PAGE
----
Even on what should have been college football's greatest day, the powers that be couldn't help but insult their fans one more time.
Yes, a four-team tournament will decide college football's champion in the 2014 season. The BCS -- finally, mercifully -- is dead. That's the good news. And given the glacial pace of progress in this sport, maybe this isn't the day to complain.
But this always has been college football's way, to make its fans beg for a loaf of bread to the point of being thankful when a few crumbs fall off the plate. The new postseason that college presidents formally approved Tuesday at a meeting in Washington DC, is better than what it is replacing.
It's not nearly good enough.
And it's certainly not a playoff.
Including just four teams isn't a true playoff. Catering to the corrupt bowl system by anointing six games as semifinal sites isn't a true playoff. Putting the selection of teams in the hands of a cloak-and-dagger committee isn't a true playoff.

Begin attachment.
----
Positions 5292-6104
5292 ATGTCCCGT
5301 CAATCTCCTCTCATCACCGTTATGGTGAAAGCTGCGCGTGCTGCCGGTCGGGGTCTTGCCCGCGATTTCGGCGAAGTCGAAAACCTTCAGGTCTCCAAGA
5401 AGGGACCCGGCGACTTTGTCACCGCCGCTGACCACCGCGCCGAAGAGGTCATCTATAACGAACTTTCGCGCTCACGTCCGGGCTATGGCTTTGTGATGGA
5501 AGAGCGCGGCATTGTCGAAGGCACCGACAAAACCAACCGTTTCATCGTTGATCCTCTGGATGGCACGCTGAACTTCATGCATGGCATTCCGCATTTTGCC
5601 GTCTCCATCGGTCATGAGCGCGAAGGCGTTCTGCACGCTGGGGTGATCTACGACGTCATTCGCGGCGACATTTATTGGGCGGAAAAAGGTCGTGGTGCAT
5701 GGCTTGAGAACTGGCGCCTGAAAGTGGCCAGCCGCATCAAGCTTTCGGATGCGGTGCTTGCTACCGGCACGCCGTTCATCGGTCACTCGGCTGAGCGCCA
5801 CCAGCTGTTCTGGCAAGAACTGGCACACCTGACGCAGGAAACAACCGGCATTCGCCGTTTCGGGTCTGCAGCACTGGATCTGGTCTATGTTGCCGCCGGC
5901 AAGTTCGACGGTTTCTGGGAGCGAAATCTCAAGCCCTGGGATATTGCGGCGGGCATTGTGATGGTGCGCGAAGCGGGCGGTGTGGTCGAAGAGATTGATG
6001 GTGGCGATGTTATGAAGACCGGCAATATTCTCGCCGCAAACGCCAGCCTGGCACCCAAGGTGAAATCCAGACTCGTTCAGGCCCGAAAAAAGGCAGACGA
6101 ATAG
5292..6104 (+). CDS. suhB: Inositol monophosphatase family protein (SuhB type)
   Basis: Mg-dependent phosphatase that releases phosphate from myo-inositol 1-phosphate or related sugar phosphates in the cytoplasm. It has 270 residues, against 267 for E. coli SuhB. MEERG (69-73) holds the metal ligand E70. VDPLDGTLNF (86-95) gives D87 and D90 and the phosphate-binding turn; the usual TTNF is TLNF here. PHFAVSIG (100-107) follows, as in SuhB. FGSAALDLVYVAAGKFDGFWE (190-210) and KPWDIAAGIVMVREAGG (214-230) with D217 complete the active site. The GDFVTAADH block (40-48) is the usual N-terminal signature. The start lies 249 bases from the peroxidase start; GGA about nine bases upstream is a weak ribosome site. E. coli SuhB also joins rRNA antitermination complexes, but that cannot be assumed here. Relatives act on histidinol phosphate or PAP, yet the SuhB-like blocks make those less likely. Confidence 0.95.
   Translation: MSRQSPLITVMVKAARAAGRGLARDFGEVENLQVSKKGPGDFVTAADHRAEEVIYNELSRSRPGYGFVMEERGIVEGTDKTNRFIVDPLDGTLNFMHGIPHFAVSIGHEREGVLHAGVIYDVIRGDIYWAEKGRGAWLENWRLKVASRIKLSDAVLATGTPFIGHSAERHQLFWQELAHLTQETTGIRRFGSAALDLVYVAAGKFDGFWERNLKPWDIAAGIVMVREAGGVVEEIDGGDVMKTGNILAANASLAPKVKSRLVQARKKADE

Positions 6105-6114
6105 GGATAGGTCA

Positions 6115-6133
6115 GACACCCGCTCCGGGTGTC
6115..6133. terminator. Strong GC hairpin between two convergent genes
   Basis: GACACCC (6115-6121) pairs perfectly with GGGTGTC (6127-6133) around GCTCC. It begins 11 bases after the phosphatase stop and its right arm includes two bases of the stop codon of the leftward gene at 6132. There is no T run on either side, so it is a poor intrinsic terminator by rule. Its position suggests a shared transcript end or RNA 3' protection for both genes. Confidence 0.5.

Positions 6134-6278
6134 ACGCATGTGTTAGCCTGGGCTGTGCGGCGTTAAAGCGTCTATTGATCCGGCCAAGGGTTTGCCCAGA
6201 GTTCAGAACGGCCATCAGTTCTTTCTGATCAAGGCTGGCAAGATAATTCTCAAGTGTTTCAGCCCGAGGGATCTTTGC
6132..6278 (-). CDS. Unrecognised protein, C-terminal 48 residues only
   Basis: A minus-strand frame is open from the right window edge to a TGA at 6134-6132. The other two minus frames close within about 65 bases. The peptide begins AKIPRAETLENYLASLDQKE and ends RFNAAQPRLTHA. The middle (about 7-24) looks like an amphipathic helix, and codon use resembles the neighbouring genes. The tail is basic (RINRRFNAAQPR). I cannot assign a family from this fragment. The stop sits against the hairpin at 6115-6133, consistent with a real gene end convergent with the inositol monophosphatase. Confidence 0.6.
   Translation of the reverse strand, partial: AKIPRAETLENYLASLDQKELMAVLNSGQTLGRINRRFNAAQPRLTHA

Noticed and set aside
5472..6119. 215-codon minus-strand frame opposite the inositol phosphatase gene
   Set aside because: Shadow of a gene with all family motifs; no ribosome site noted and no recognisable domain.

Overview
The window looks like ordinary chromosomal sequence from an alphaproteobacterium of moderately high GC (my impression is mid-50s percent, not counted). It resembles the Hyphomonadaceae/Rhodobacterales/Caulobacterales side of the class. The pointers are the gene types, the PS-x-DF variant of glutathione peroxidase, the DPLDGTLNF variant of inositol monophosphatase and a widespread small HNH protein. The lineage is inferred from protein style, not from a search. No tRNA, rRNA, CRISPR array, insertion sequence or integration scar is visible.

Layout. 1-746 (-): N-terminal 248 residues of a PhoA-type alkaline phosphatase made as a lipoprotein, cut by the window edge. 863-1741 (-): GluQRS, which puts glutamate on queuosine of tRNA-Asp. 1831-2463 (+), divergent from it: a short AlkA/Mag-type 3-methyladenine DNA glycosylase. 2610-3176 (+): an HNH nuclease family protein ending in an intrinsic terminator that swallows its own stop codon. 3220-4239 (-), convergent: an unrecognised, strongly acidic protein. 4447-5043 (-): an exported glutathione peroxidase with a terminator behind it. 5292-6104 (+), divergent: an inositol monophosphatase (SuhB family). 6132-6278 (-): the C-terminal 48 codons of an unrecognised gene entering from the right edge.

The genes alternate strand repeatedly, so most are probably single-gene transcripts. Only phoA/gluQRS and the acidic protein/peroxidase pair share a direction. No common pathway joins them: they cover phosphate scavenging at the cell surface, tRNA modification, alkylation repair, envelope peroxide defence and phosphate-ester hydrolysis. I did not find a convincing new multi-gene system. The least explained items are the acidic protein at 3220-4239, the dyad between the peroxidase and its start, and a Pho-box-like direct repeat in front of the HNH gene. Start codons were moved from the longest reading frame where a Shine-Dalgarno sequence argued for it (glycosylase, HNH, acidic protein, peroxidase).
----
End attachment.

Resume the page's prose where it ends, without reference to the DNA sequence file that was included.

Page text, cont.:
And before the public even had an opportunity to catch on to the ruse, presidents and conference commissioners went ahead and stuffed this system down our throats for 12 years, always one step ahead of the posse.
Instead of a four-year or eight-year deal that would allow a real playoff to evolve organically, we get 12 years of a system that may not be much more satisfying to anyone except those who count the money.
It's offensive to label this a playoff, to the point that the so-called "plus-one" might have made more sense. In that model, the bowl system would have remained essentially the same as before. Then, whoever was left standing as the No. 1 and 2 teams would meet in a championship game.